The southern section of the Centro Storico, Campo de’ Fiori is another neighborhood of narrow streets, small piazzas, and ancient churches. Its main focus remains the piazza of Campo de’ Fiori itself, where a touristy but delightful open-air market runs Monday through Saturday from early in the morning until midday, selling a dizzyingly colorful array of fruits, vegetables, and spices as well as cheap T-shirts and handbags. (Keep an eye on your valuables here.) From the center of the piazza rises a statue of the severe-looking monk Giordano Bruno, a reminder that heretics were occasionally burned at the stake here: Bruno was executed by the Inquisition in 1600. Curiously this is the only piazza in Rome that doesn’t have a church in its perimeter.
Built from 1514 to 1589, the Palazzo Farnese, on Piazza Farnese just to the south of the Campo, was designed by Sangallo and Michelangelo, among others, and was an astronomically expensive project for the time. Its famous residents have included a 16th-century member of the Farnese family, plus Pope Paul III, Cardinal Richelieu, and the former Queen Christina of Sweden, who moved to Rome after abdicating. During the 1630s, when the heirs couldn’t afford to maintain the palazzo, it was inherited by the Bourbon kings of Naples and was purchased by the French government in 1874; the French Embassy is still located here, so the building is closed to the general public, though small group tours are offered on Monday, Wednesday, and Friday and cost 9€ (www.inventerrome.com).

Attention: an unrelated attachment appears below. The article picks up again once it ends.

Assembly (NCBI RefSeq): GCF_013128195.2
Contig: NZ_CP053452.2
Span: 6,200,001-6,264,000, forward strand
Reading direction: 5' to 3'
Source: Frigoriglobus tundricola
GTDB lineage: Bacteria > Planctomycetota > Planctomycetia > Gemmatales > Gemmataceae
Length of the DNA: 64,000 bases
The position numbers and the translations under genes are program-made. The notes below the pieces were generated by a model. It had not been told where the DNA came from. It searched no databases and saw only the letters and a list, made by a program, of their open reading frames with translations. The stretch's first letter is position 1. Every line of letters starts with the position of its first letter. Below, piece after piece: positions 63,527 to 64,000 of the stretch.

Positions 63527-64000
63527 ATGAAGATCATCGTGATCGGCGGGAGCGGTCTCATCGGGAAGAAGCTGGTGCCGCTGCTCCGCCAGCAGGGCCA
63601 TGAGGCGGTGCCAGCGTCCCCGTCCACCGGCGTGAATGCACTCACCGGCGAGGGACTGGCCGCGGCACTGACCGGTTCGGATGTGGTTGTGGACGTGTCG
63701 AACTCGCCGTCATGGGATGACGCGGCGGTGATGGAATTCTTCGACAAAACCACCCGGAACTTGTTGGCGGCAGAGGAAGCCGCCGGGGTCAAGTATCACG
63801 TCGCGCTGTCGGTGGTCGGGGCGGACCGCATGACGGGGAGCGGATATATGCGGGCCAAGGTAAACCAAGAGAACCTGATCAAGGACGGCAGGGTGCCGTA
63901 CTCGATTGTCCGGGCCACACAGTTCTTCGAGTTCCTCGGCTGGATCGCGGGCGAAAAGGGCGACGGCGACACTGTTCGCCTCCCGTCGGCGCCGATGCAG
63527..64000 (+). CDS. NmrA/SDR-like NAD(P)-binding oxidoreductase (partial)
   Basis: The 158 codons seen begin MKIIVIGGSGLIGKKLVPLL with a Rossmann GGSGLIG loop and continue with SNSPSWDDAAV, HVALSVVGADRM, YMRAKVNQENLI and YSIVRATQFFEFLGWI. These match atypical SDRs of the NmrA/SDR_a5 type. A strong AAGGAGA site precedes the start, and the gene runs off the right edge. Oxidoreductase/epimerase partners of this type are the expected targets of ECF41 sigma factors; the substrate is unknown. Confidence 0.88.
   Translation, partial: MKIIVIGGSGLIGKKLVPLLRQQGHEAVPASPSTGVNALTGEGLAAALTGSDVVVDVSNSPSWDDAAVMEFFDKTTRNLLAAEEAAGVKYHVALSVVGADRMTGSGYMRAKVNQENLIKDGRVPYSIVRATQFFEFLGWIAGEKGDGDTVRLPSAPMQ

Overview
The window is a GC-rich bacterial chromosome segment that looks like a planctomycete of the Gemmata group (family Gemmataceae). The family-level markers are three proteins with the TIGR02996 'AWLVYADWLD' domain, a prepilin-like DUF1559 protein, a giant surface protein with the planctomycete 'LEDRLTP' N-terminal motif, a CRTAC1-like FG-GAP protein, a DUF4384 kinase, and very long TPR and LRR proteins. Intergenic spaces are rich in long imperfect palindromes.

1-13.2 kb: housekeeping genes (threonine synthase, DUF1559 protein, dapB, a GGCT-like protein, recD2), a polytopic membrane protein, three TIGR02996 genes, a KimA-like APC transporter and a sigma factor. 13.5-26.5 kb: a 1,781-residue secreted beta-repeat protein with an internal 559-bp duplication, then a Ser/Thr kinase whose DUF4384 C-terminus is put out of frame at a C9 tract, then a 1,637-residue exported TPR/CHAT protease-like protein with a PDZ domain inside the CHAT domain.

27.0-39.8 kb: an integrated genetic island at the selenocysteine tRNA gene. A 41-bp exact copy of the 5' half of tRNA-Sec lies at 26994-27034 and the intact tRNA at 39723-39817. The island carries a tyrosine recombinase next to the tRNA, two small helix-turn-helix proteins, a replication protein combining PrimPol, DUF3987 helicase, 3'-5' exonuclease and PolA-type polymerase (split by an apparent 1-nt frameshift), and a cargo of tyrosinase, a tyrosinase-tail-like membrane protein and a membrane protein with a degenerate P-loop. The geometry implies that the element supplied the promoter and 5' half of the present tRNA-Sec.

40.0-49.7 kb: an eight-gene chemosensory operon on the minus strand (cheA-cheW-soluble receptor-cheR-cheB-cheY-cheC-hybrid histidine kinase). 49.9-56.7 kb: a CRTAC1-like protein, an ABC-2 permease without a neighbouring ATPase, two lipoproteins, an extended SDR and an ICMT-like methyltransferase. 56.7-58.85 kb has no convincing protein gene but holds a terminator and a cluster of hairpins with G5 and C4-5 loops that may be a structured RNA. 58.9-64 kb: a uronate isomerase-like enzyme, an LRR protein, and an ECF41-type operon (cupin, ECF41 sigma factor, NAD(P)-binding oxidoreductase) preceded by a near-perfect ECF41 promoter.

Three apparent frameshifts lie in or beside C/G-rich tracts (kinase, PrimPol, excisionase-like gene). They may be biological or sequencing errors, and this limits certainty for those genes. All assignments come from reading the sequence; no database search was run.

The Jewish Ghetto
Across Via Arenula, Campo de’ Fiori merges into the old Jewish Ghetto, established near the River Tiber by a Papal Bull in 1555, which required that all the Jews in Rome live in one area. Walled in, overcrowded, prone to floods and epidemics, and on some of the worst land in the city, it was an extremely grim place to live. After the Ghetto was abolished in 1882, its walls were finally torn down and the area largely reconstructed. In the waning years of World War II, Nazis sent more than 1,000 Roman Jews to concentration camps; only a handful returned. Today, the Via Portico d’Ottavia forms the heart of a flourishing Jewish Quarter, with Romans and tourists flocking here to sample the Roman-Jewish and Middle Eastern food for which the area is known.
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